From September 25, levy-paying dairy farmers will vote for their preferred candidates – farmer colleagues whose experience and leadership could help shape DairyNZ priorities and objectives.

Electionz.com returning officer Anthony Morton says levy-paying farmers will have a month to vote. . . 

The most dangerous phrase in the English language? We’ve always done it this way.

Kiwi Ingenuity of “Black Water Rafting” Continues to Thrill – 30 Years On:

The Legendary Black Water Rafting Company Celebrates 30 Years

One of New Zealand’s most iconic adventure tourism offerings – Black Water Rafting – celebrates 30 years this month. Pioneers within New Zealand’s adventure tourism industry, Waitomo’s Legendary Black Water Rafting Company was born in 1987 – taking visitors through Waitomo’s glowworm studded underground world in inner tubes. Thirty years later, today hundreds of thousands of adventure seekers have taken part – including Peter Jackson, Chelsea Clinton and Katy Perry.

The idea for Black Water Rafting came from Waitomo local Pete Chandler – who developed the business along with partner John Ash – and New Zealand’s first professional adventure cave guide Angus Stubbs – who is still with the company and also celebrates 30 years service this month. In 1987 Pete enticed adventurous backpackers to experience Black Water Rafting for $10, the team drove their branded ute around encouraging adventure seekers to enjoy the underground thrill. . .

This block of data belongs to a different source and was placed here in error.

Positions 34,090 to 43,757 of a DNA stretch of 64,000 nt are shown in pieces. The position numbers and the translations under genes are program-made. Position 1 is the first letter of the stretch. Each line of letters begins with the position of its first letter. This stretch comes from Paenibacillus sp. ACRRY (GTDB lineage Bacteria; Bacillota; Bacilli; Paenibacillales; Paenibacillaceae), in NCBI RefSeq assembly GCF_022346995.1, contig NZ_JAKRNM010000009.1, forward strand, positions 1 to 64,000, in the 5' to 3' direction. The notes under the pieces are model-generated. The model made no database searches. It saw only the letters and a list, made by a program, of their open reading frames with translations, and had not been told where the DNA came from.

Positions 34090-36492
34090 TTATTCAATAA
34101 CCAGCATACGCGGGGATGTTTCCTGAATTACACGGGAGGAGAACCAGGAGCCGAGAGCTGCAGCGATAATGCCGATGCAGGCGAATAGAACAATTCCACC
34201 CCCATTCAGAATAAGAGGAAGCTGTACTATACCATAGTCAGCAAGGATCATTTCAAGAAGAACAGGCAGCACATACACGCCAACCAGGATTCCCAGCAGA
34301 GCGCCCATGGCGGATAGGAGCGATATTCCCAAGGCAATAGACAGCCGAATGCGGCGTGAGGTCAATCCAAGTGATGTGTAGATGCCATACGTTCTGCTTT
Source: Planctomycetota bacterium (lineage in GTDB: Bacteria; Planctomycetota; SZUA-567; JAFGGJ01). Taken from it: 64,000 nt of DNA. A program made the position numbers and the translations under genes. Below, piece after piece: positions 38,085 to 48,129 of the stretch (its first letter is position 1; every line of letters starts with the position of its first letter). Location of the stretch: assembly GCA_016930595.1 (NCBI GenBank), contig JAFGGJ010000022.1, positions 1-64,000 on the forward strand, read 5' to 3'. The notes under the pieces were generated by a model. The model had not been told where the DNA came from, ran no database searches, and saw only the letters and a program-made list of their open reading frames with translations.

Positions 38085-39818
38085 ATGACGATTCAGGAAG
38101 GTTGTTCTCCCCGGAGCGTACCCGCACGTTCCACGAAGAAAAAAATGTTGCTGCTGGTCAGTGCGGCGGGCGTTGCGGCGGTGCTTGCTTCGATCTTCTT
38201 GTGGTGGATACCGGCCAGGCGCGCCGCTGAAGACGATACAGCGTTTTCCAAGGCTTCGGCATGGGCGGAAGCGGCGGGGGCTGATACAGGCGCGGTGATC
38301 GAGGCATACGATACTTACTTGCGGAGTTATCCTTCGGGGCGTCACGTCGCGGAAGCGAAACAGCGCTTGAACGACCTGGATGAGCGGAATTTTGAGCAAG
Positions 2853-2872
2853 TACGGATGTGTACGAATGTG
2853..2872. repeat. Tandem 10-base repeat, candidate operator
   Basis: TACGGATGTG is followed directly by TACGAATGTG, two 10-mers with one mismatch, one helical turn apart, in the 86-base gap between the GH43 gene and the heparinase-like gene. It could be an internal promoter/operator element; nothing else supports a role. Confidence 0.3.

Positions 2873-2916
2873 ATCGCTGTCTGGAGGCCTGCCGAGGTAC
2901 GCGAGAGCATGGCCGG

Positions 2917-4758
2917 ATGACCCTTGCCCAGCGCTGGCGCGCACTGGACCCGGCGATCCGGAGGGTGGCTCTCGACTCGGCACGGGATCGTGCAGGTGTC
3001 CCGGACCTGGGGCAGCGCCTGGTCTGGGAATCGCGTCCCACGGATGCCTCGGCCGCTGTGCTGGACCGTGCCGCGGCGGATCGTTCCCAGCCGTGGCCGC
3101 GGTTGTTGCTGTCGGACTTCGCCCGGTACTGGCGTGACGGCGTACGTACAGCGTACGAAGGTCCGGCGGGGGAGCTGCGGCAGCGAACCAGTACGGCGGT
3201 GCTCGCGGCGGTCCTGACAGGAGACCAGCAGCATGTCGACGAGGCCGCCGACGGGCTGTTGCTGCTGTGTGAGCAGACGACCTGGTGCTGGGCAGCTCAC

Critical Mass

February 19, 2013

Discussion with Jim Mora on Critical Mass today was sparked by:

* A sign that civilisation as we know it is crumbling – Anne of Green Gables has been changed from a skinny red-head to a buxom blonde with come hither eyes. Hat tip: Beattie’s Book Blog.,

* Plain English explanations of 18 scientific occupations.

* 40 things to say before you die (hat tip: Amanda Morrall).


Books, adjectives and icons

May 22, 2012

Websites discussed with Jim Mora on Critical Mass today were:

How a book is born (warning might be depress you if you’ve got a good idea). Hat tip: Beattie’s Book Blog

The hierarchy of adjectives – scroll down to the last paragraph to find one of those things-you-know-but-didn’t-know-you-knew. Hat tip: Quote Unquote

And one we didn’t discuss because Jim had discussed it with someone else recently but I missed it and you might have too: Icons that don’t make sense anymore – only people of a certain age will recognise the origins of most of them.